In a past life, after earning a degree in Economics, I earned a modest living doing the news for a radio station. The inspiration for wanting to do that, as well as studying Economics, was Danny Schechter, the News Dissector on WBCN 104.1 FM in Boston. Danny died yesterday.
Yikes! There are only a few days left to catch Brian “Friend of the Blog” Sibley’s six-part BBC Radio adaptation of T.H. White’s “The Once and Future King”. The King is, of course, King Arthur, and his wizard is the great and grand Merlyn [sic]. “The Sword in the Stone” is part two. Click here to listen.
Tom and Ray Magliozzi, aka Click and Clack the Tappet Brothers, are Boston originals. The best comedy duo of brothers since the Smothers, Tom and Ray also happened to fix cars, and they started the Good News Garage in Cambridge before hosting “Car Talk” on WBUR (Boston University Radio), leading to the show being picked up by NPR. The garage was originally a DIY business, and my brother used to go there to learn how to work on his VW Bug.
I genuinely loved listening to “Car Talk”. I realize that some people of a more serious bent didn’t always appreciate the banter and kidding around that Tom and Ray loved to indulge, but I delighted in it and I always looked forward to the Puzzler and, especially, Stump the Chumps. Sadly, Tom Magliozzi has passed away.
Boston radio DJ Dale Dorman has died. He joined WRKO-AM in 1968, the same year that WBCN-FM went from Classical to counter-culture. Dale provided the perfect contrast to the underground sound of ‘BCN. He was a DJ with a distinctive voice and personality that was just right for the Top 40 format — top 30 at ‘RKO — and he was essential to helping ‘RKO become a longtime ratings leader.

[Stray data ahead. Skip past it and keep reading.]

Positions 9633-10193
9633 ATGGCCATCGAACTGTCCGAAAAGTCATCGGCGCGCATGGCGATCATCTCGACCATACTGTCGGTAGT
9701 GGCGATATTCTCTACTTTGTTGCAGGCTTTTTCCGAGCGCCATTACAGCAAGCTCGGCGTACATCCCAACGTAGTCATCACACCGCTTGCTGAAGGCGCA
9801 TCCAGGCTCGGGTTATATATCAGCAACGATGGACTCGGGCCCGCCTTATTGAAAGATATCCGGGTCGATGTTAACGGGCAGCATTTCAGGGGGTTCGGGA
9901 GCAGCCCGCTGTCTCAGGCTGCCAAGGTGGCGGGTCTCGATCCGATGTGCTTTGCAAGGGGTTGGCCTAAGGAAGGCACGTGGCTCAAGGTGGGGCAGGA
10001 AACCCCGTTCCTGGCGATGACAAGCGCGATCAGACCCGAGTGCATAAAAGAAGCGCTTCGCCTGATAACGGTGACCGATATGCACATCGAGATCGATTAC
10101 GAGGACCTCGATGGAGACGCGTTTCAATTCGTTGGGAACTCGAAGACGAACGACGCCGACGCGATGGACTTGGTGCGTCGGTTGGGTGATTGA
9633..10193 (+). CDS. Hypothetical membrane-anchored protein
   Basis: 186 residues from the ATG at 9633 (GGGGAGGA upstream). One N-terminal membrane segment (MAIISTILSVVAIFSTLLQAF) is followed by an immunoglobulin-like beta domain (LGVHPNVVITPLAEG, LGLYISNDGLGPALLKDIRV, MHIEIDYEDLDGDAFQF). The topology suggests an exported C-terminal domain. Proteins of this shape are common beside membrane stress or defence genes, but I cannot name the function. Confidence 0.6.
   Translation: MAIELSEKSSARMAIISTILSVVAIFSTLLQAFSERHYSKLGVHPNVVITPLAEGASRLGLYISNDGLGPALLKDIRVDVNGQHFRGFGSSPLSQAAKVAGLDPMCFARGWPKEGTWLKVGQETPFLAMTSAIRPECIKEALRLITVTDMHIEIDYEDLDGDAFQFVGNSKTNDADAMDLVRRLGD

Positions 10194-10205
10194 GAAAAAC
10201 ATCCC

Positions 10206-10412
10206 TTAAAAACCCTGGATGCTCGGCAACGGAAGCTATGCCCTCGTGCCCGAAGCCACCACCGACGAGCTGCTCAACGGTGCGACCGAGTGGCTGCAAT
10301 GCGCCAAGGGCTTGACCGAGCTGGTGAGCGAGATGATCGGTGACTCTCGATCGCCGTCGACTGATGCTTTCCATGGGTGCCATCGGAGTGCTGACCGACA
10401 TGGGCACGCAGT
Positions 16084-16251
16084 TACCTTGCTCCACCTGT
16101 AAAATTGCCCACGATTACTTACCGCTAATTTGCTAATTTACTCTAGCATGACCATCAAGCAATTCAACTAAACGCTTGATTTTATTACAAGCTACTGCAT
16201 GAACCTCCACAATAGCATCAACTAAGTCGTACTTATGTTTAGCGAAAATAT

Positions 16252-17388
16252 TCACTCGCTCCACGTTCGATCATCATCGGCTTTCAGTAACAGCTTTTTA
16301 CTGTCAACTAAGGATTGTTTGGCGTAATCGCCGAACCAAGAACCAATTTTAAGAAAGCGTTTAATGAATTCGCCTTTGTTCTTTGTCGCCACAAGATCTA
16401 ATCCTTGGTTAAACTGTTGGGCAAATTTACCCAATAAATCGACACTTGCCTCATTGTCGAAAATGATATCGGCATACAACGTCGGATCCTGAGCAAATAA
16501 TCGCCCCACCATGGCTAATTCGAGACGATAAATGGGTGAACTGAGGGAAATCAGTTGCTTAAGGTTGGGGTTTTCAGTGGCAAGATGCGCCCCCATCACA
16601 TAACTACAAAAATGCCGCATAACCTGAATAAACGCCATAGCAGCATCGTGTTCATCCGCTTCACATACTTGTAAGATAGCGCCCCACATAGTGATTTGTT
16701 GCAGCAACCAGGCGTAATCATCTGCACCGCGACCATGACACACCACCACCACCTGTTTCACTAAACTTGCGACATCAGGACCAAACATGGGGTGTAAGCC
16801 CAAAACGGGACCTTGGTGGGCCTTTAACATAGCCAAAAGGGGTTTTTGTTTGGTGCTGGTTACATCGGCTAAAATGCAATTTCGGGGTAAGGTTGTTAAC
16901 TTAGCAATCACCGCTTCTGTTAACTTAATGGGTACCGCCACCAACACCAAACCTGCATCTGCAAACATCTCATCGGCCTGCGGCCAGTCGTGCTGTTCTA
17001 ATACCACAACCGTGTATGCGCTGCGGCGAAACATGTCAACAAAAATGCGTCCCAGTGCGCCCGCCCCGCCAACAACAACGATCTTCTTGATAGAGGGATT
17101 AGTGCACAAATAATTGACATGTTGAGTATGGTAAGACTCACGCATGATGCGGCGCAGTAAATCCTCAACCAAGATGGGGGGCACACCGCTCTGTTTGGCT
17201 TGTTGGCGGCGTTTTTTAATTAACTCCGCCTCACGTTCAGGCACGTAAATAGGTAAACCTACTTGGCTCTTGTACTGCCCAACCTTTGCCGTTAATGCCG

Something that Denro and I talk about incessantly is how drastically music changed year-to-year in the 1960’s. The best place to go for a thorough and insightful exploration of Sixties popular music is Andrew Sandoval’s unique and outstanding online show, Come to the Sunshine.
After Pop gave way to the Psychedelic shake-up of 1967, 1968 was the year when underground FM stations started to take over the older teen market. The influence of FM on AM could be heard in records like this one, which became an unlikely top 20 hit.
What made underground, aka Hippie, radio possible in the Sixties? The same thing that was behind other 60’s happenings like NASA, the pre-Internet Arpanet, and the Vietnam War. The United States Government, that’s what.
To promote the adoption of FM stereo radio, on January 1, 1967 an FCC mandate went into effect that required radio broadcasters to no longer simulcast their AM signals over their FM stations. College-aged disc jockeys started to flood the airwaves in major cities, formats changed overnight, and instead of playing the latest singles they played album cuts.
The iconic Boston station, WBCN, had an overnight format change, but it didn’t happen because of the simulcast requirement. What made ‘BCN possible was the desperation of the owner of a failing all-Classical station. Former ‘BCN disc jockey Carter Alan, who is now on WZLX in Boston, has the story in his excellent book, “Radio Free Boston: The Rise and Fall of WBCN.”
This 1956 educational film from RCA explains the process of recording, producing, and manufacturing vinyl records. Stereo recording was a very new innovation at the time, and stereo records as we know them weren’t available until 1958. Note that 12″ LP’s were introduced by Columbia, not RCA, which developed the 7″ 45 rpm format for singles.